In Government, we made Britain the world leader in offshore wind. We invested early. We had an industrial strategy. We showed we were serious. We attracted global firms to come to the UK, and spend tens of billions of pounds to build factories and windfarms and create thousands of clean, secure jobs. And thanks to Liberal Democrat policies, the price of wind energy has more than halved.
So now renewables are by far the cheapest form of electricity. And the most popular. We could be doing the same with so many other new technologies. Tidal power. Clean flight. High-speed rail. Creating jobs and cutting prices. But Rishi Sunak says no. We say: build Britain’s economic future here in the UK. Rishi Sunak says: outsource it to China.
Finally Humza Yousaf, the new leader of the Scottish National Party following the sudden exit of Nicola Sturgeon under a cloud of allegations. I didn’t get to watch his speech but, from the transcript, Yousaf’s key message was a ‘Just Transition’ from the oil and gas industry to renewables, pledging to invest £500m over 5 years in the wind industry supply chain.
Cutting emissions, creating sustainable jobs and sending a clear message to global investors – Scotland means business.
OK, so where does this leave us? I think you have to see this through the lens of the impending General Election. This will be fought on three fronts: Scotland where the SNP have reigned supreme for the last eight years with the once dominant Labour Party was deduced to a single seat, the Red Wall in England where the Tories won a swathe of traditionally Labour-voting seats in 2019, and the Blue Wall where Davey’s Lib Dems hope to pick up a load of seats from the Conservatives by appealing to disillusioned liberal Tories and tactical voters.
Given Sunak’s clear intention to turn Sustainability into a culture war-style hot potato, it is no surprise to see Starmer, Davey and Yousaf present Sustainability as a massive economic opportunity (jobs! cheap energy!) rather than a moral crusade. It was notable that none pledged to reverse Sunak’s announcements on either of the 2030 targets or HS2, clearly smelling a trap. Starmer’s pledge to base GB Energy in Scotland is a clear pitch to the voters they’ve lost to the SNP over the last decade and Yousaf’s an attempt to both push back on that and head off Tory attempts to politicise the oil and gas industry.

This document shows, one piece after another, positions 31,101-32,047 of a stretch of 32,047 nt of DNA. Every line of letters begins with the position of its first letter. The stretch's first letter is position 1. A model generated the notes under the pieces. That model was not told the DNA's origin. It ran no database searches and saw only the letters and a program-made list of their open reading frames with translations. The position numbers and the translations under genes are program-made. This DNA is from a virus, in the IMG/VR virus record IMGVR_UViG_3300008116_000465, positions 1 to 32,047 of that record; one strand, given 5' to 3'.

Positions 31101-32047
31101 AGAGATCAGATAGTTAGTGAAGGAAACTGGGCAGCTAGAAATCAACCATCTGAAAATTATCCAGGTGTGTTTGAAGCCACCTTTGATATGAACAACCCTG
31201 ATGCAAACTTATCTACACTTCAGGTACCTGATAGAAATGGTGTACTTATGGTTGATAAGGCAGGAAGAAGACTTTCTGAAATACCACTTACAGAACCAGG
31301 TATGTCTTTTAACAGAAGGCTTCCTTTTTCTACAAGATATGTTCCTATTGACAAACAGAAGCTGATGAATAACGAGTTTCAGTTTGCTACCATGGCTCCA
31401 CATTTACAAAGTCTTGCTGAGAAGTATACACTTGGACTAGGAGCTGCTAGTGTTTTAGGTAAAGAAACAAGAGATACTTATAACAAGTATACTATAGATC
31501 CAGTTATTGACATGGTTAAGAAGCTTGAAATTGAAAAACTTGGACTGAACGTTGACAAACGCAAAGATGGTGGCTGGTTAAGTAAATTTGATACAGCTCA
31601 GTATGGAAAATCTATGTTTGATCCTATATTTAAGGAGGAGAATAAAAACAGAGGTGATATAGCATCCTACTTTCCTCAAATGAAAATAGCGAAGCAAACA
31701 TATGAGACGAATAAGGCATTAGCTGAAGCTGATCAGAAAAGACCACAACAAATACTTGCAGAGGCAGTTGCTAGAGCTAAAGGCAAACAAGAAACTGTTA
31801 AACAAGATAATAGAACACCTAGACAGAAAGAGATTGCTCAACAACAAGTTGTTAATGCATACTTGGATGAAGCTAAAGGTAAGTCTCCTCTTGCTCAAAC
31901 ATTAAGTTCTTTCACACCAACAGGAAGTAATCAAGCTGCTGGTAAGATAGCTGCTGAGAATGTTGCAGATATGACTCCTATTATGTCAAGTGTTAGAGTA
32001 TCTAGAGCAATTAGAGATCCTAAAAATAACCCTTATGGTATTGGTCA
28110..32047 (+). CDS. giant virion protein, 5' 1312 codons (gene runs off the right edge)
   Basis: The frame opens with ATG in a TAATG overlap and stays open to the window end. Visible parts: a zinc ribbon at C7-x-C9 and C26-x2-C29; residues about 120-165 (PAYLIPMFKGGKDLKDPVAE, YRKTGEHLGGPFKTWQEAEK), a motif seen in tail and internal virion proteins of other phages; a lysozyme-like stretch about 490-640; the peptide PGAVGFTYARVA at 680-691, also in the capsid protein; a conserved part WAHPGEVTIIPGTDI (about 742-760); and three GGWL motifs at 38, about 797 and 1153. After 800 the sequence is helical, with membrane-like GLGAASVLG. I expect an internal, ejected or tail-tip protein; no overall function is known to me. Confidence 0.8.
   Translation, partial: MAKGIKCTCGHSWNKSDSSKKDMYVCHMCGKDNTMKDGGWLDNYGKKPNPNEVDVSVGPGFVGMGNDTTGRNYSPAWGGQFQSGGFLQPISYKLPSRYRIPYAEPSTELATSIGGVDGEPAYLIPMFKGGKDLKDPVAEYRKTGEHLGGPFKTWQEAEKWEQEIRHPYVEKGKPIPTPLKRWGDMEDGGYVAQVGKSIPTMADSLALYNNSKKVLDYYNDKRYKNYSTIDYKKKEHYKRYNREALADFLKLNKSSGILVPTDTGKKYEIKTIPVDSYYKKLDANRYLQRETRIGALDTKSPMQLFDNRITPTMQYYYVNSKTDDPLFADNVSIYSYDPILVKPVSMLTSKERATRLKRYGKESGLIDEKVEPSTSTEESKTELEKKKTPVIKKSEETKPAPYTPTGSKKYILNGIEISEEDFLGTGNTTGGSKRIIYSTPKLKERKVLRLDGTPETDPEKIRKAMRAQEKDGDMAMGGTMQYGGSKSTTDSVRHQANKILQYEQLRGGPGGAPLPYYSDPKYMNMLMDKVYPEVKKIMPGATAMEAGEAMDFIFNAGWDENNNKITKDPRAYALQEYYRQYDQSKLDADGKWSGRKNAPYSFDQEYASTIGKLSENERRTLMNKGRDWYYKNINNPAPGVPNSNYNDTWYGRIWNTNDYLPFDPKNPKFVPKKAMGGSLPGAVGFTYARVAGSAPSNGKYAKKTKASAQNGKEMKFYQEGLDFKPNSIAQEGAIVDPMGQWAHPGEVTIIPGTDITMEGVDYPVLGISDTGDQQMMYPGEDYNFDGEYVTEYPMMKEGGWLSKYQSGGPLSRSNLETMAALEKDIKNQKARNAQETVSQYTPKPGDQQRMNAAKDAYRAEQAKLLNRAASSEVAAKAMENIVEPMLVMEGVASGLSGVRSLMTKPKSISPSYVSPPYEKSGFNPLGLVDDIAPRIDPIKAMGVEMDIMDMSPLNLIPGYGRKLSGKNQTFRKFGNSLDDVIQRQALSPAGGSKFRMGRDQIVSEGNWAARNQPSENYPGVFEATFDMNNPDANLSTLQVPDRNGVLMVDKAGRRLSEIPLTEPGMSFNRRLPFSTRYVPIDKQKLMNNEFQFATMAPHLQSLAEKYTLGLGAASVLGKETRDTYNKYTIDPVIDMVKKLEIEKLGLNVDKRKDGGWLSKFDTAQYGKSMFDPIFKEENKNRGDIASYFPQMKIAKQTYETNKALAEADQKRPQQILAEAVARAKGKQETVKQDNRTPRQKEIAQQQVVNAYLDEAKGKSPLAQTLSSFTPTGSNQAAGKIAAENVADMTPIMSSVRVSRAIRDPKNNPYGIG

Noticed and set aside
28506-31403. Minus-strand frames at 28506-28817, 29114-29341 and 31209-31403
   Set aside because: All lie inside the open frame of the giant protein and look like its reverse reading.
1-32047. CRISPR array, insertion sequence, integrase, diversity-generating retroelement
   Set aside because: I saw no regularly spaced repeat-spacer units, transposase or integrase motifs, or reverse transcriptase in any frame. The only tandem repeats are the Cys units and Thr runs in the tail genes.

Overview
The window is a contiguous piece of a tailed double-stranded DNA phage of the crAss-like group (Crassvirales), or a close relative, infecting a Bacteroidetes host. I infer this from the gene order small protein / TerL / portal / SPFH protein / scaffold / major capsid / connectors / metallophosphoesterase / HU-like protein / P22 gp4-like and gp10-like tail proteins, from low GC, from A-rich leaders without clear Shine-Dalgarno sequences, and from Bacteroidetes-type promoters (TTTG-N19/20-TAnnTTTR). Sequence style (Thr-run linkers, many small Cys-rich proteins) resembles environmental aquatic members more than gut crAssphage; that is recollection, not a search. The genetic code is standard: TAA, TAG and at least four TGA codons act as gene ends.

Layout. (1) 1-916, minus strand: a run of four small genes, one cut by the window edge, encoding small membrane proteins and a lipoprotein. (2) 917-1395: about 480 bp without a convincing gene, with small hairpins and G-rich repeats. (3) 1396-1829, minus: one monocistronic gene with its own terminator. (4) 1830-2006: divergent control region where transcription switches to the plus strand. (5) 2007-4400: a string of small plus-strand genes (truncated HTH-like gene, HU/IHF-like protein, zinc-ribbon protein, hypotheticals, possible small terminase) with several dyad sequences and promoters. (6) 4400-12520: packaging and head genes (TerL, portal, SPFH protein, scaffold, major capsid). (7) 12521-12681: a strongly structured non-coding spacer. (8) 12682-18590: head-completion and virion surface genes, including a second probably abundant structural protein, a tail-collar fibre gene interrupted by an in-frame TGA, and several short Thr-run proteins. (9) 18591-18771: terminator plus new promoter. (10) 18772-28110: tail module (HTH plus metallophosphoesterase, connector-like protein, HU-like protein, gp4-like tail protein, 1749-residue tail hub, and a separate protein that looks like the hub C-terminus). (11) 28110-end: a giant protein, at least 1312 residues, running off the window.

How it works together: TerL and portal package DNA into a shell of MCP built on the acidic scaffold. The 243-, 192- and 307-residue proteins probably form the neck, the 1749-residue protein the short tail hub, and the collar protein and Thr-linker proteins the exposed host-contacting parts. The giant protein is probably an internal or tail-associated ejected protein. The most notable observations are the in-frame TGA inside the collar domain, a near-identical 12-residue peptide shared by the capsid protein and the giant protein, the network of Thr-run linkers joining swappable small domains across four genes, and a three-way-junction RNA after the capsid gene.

While he protests otherwise, Sunak has broken the mainstream political consensus on climate action (attracting substantial friendly fire from his own side). The forthcoming General Election could well become the UK’s first climate election. Sunak’s main election advisor, Isaac Levido, is Australian and he should be aware that in the 2022 Australian federal election, it was concern over the climate that swung the election away from the ruling Liberal Party and towards the pro-climate action Opposition Labor party with quite a number of seats going to the Greens and ‘teal’ pro-green independents. So it is a desperate gamble by Sunak, one with serious consequences for the UK’s reputation on climate leadership if it comes off.
* Full Disclosure: I’m a member of the Liberal Democrats and a Newcastle City Councillor.
Images are all official portraits taken by the UK Houses of Parliament, or for Humza Yousaf, the Scottish Parliament.